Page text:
Caldwell presents its case for reductions after failed levy

The Caldwell School District Board of Trustees held a special meeting Monday night to discuss next year’s budget and the reductions that will take place after voters rejected a $4.1 million supplemental levy on May 21.

“It has forced the district to scramble,” said Cheryl Sanderson, the district’s chief financial officer. Sanderson added that in addition to the failed levy the district is also facing approximately $1.5 million in cuts from state funding.

“It’s been difficult conversations, and I’m sure everybody in the community has been affected at some level,” Sanderson said. “But we need to figure out what we can do that will make the least impact on our students and still provide services. … We do have a lot of work to do between now and when school starts in August.”

Much of Monday’s meeting was spent addressing the closure of Lincoln Elementary School and the reconfiguration of middle schools. Fifth- and sixth-grade students will attend Jefferson Middle School and seventh- and eighth-grade students will attend Syringa Middle School.

“There are 39 people that work at Lincoln,” Sanderson said. “We were actually able to absorb those people into other positions. … I think those peoples’ jobs are safe. They’ll be in a different role, in a different position. Many of them will leave with their students.”

The decision to – at least temporarily – close Lincoln was also addressed. The age of the building was a factor (it was built in 1941) as was its central location, which will help with the district’s transportation plan.

Chair Marisela Pesina became emotional as she discussed the thought process the board went through as it made several difficult decisions.

“Foremost on our minds was that we wanted to keep the integrity of the educational needs of our kids,” Pesina said. “That was our biggest goal: How do we not hurt the kids?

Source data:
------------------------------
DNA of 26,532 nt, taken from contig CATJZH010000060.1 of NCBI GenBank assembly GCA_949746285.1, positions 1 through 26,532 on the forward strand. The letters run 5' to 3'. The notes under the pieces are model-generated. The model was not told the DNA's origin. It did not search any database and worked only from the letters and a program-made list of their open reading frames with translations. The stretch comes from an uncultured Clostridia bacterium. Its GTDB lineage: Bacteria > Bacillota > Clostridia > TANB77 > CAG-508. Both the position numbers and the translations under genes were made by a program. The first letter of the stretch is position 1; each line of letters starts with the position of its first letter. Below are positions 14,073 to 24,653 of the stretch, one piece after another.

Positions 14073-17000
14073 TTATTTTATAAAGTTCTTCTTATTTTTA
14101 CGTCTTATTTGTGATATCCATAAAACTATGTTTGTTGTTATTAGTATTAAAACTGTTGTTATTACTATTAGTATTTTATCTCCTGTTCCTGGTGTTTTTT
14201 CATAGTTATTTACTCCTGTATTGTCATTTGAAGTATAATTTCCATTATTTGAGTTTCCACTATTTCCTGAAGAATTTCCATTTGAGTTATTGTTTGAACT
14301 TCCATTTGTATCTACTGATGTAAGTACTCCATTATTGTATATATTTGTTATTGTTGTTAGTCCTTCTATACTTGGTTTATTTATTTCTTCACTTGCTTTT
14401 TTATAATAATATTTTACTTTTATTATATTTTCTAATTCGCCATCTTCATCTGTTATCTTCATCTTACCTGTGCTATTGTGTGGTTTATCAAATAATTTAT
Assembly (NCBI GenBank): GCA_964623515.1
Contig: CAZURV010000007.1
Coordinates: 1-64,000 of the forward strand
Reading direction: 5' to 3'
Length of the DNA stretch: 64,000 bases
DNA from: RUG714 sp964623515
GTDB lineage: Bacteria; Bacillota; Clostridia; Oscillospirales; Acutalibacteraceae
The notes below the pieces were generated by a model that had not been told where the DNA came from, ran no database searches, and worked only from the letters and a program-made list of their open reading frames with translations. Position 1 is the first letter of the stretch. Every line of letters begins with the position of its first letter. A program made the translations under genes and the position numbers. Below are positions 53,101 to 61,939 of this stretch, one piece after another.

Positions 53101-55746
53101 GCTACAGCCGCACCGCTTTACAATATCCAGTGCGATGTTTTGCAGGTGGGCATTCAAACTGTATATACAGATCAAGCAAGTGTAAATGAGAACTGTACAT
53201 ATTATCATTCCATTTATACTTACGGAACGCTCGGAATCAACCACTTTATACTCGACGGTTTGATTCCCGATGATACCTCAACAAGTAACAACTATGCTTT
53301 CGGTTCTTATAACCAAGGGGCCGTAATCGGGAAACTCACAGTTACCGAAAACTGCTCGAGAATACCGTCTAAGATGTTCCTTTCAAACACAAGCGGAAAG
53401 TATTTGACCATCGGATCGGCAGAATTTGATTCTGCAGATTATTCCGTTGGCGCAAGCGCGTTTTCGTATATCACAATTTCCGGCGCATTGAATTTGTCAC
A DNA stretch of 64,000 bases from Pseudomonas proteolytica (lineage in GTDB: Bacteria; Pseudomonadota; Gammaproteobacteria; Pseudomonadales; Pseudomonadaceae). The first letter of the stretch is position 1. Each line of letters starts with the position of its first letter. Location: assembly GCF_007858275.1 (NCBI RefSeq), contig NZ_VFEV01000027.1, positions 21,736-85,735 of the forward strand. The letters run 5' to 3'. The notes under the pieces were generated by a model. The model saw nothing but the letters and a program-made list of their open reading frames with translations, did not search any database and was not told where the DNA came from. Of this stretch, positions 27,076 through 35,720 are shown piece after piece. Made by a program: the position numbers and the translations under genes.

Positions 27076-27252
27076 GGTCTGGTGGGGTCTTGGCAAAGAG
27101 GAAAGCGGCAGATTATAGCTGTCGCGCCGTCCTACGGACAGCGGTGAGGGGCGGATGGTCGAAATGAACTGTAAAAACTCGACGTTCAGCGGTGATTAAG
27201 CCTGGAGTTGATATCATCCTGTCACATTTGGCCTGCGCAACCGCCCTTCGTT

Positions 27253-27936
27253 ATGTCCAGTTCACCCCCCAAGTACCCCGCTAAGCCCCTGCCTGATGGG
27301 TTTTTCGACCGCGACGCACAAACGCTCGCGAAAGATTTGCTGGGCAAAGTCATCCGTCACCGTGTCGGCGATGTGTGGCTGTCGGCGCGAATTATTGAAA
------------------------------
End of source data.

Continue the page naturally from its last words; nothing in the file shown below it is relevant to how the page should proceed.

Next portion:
“But I’ve talked to a lot of teachers, a lot of parents (about) the grief, the confusion. … It’s been eye-opening, and I’ve told everyone their feelings are valid, because it’s hard. It’s really, really hard. … We just want to make this as painless as we can.”

Karen Cameron, the principal at Jefferson Middle School, addressed those in attendance. And while she acknowledged the difficult decisions being made she said she was impressed by the strength of the community.

“All in all, we’re trying to take this as a chance to look at the opportunity of what’s ahead of us,” Cameron said. “Let’s create something new and different and let’s be really excited in August, because we have a bunch of new kids that will be walking through our doors who are looking forward to this new challenge in their lives.”

Cameron said she was certain that would be the case.

“The resiliency of Caldwell is inspiring,” she said before a round of applause.

The Board will vote on the budget at next Monday’s regular meeting. Public input will be accepted.


Chris Langrill

Chris Langrill

Chris is a former Idaho Statesman reporter and editor who is freelancing for EdNews this summer.

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